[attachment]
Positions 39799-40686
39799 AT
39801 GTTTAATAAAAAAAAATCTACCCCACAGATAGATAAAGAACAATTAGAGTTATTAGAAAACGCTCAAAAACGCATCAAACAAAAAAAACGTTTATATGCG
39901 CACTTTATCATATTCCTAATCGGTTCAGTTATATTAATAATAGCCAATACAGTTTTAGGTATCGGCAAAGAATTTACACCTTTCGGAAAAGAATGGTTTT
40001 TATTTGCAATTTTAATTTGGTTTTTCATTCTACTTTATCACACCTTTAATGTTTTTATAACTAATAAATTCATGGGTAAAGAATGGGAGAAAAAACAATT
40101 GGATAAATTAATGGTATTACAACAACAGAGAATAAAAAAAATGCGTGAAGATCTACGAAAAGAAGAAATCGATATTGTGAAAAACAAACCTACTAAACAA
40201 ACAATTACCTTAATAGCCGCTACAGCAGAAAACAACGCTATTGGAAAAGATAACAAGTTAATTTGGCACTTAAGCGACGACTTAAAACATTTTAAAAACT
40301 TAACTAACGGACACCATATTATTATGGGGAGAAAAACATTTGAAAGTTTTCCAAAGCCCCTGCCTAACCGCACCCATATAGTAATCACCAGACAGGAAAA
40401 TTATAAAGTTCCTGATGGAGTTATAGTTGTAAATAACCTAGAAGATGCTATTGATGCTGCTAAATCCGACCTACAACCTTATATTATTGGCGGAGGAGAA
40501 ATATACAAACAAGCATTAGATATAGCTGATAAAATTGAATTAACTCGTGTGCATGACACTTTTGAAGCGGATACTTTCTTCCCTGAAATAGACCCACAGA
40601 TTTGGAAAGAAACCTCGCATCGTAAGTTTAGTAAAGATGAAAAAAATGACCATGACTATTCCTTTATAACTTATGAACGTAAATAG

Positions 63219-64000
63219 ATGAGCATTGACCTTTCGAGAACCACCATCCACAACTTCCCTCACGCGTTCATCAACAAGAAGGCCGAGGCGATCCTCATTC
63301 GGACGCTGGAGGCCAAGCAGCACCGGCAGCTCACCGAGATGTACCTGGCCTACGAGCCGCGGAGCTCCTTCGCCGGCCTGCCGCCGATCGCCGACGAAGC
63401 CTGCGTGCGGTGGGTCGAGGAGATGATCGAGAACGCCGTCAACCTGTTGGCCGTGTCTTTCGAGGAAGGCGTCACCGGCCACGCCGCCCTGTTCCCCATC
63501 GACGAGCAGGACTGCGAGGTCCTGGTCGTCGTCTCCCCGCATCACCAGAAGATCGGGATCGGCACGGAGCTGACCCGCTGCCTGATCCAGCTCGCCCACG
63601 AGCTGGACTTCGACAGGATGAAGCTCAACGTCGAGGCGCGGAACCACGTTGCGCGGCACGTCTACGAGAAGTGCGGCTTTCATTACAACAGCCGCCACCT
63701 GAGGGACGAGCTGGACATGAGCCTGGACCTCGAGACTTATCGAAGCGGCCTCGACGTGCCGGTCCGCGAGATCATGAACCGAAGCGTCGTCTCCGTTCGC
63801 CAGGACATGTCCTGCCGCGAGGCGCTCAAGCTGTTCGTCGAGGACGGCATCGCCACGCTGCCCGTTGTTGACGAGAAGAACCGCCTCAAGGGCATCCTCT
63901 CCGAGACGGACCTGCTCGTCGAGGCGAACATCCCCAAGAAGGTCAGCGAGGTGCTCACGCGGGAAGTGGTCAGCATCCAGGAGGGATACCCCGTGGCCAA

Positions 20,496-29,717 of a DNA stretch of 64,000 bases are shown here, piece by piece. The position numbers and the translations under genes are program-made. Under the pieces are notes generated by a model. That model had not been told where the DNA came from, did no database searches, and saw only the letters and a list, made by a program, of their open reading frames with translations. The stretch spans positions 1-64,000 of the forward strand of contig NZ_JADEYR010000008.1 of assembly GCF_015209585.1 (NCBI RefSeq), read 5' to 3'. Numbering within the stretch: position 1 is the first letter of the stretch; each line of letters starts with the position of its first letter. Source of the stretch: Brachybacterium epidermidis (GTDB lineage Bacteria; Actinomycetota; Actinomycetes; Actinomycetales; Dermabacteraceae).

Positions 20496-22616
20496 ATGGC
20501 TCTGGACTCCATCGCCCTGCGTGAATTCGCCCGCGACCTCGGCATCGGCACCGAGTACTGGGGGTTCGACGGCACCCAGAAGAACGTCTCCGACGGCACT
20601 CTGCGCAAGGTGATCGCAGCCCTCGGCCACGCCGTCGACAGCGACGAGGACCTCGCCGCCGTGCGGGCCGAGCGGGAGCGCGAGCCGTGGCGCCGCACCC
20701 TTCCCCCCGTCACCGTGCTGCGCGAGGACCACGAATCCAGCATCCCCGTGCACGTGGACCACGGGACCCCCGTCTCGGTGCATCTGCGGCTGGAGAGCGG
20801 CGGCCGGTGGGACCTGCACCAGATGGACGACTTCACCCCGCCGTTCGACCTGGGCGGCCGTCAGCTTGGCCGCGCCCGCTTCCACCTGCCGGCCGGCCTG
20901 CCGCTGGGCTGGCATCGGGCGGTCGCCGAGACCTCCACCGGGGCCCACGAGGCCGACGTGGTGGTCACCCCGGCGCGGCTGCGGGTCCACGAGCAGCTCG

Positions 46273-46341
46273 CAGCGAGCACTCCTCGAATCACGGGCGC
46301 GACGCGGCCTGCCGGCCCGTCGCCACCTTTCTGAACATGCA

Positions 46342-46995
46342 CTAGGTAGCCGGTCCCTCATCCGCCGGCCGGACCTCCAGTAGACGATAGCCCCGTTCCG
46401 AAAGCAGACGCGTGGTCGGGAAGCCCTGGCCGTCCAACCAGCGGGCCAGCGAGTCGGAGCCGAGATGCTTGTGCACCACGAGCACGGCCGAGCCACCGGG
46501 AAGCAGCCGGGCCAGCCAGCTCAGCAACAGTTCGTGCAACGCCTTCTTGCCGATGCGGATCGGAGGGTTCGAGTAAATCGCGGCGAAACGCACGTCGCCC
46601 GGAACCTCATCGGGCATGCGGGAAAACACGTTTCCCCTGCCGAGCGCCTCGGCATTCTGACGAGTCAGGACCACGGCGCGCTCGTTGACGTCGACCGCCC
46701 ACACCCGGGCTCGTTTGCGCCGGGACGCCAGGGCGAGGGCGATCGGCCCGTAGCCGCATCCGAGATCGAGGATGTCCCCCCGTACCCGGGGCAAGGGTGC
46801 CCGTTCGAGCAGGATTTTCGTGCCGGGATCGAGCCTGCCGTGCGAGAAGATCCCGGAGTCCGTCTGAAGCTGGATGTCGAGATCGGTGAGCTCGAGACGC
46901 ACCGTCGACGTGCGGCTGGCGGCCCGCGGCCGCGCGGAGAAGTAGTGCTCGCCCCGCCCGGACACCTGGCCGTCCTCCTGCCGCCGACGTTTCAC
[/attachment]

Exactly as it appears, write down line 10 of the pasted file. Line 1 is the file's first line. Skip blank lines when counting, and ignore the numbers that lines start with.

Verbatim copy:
40501 ATATACAAACAAGCATTAGATATAGCTGATAAAATTGAATTAACTCGTGTGCATGACACTTTTGAAGCGGATACTTTCTTCCCTGAAATAGACCCACAGA